Sunday, August 31, 2008
#13 It's A Dog Eat Dana World
Growing up my Grandparents (DeBruyne) always had a dog. I remember the excitement of going to their house and playing various games with my cousins, sisters and the dog. All the games involved the dog climbing over and slobbering on us. For some crazed reason we loved it! (However, face licking grosses me out. That would be the dog licking my face, not the other way around. Yuck!)
When I was 6 or 10 or 13...I don't really remember when...we met for a family get together at my grandparents and of course my grandparent's dog, Spencer, was out running and frolicking in the grass. He quickly changed course and came up all excited to greet us. I reached out my hand to pat him on the head and no sooner did I have my hand out then he bit it. I was shocked, I had not been bitten by a dog ever and especially by a dog I had played with several times before and one who had never bit anyone. To top it off, I was told with a stern voice that I had provoked the dog to bite me. I was so upset.* That moment has never let my memory.
From there on in I would not touch a dog or even come close to one without cringing. Just the thought of touching a dog made me panic. I dated a guy for a short time who had a very large dog and the first time I met the dog I actually broke out in a sweat and practically plastered myself to the wall in an attempt to get farther away. It wasn't until I started dating a guy from New Brunswick that I realized that I needed to get over this fear once and for all. Because let's face it, some men come with dogs and I can't let that get between me and a good man.
Chris had a beautiful, black lab named Cole and when I went to visit him I was forced to deal with the her. Cole was young and rambunctious. I remember the first time I met Cole, I stood behind Chris with a vice grip on his arms and my head pressed against his back as Cole tried to get around him to 'greet' me. I think we actually turned in circles while she jumped trying to get to me. Once she calmed down I started to as well. Chris taught me that I needed to let Cole smell my hand before I touched her, allowing Cole to get familiar with me and know that I was safe. I wish someone had told me that decades ago because as soon as I knew that was the safe way to touch a dog everything changed.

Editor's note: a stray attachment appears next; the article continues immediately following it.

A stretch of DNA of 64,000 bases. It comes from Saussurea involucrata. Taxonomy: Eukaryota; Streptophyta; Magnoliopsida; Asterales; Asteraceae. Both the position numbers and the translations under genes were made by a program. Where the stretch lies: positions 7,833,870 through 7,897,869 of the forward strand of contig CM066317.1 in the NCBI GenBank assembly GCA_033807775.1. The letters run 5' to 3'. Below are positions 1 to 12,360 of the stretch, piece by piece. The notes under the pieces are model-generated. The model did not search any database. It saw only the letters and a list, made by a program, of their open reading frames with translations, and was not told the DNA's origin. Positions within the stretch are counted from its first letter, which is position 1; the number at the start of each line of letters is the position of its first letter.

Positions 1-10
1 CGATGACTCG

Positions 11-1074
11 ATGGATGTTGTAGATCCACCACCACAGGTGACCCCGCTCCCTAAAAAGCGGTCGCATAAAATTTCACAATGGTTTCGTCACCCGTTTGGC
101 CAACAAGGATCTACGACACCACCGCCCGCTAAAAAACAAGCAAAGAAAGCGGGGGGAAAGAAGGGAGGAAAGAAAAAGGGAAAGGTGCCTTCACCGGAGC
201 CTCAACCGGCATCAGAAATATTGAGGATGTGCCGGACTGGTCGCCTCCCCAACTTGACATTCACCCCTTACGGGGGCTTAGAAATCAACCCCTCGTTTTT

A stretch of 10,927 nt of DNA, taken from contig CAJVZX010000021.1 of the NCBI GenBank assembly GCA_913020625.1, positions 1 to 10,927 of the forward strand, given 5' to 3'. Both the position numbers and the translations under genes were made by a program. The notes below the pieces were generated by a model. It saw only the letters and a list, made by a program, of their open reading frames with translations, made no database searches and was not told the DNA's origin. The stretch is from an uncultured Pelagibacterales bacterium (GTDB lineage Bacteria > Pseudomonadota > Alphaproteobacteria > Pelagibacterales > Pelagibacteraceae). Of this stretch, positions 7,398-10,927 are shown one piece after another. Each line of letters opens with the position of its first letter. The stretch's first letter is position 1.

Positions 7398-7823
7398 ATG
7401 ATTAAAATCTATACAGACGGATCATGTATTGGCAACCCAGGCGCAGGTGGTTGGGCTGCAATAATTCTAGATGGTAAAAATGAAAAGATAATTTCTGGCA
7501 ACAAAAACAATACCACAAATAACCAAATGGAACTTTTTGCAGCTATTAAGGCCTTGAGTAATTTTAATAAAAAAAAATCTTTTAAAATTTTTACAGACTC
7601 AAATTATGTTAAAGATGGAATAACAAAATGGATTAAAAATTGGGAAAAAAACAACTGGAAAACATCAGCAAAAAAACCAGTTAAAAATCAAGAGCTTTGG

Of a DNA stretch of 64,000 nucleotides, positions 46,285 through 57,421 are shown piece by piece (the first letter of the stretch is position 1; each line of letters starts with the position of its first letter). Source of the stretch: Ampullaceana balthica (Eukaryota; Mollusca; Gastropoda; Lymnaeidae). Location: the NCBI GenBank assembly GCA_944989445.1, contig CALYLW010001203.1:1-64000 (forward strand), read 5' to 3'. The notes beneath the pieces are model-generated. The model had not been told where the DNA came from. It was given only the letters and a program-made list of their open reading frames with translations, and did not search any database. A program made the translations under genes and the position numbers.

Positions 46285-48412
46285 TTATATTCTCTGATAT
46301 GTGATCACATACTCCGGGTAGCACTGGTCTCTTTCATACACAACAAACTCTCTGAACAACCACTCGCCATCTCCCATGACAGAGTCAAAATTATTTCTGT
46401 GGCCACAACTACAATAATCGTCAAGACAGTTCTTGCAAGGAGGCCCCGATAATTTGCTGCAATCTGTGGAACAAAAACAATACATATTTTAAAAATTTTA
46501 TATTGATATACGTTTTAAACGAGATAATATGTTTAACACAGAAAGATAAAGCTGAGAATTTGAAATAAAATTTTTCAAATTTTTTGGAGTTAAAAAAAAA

Having not believed it at first, Chris was right when he said that Cole was a friendly dog who wouldn't hurt a fly...other than the ones she pounced on for fun. By the third time I visited Chris Cole and I had become friends and I actually missed her when I left. When I was back in Ontario I would always pester Chris that the next time I came we had to take Cole to the dog park. Yes, I said it, the dog park! It also helped that I would bring a tasty treat to keep Cole occupied when I came. It was also one that would help freshen her doggy breath...but that is another story. I was over my fear of dogs and have since been comfortable with them. But I still won't let a dog lick my face. I don't care what you say that is still gross.
*Sadly, after Spencer bit me he was soon put down for having become violent with other people.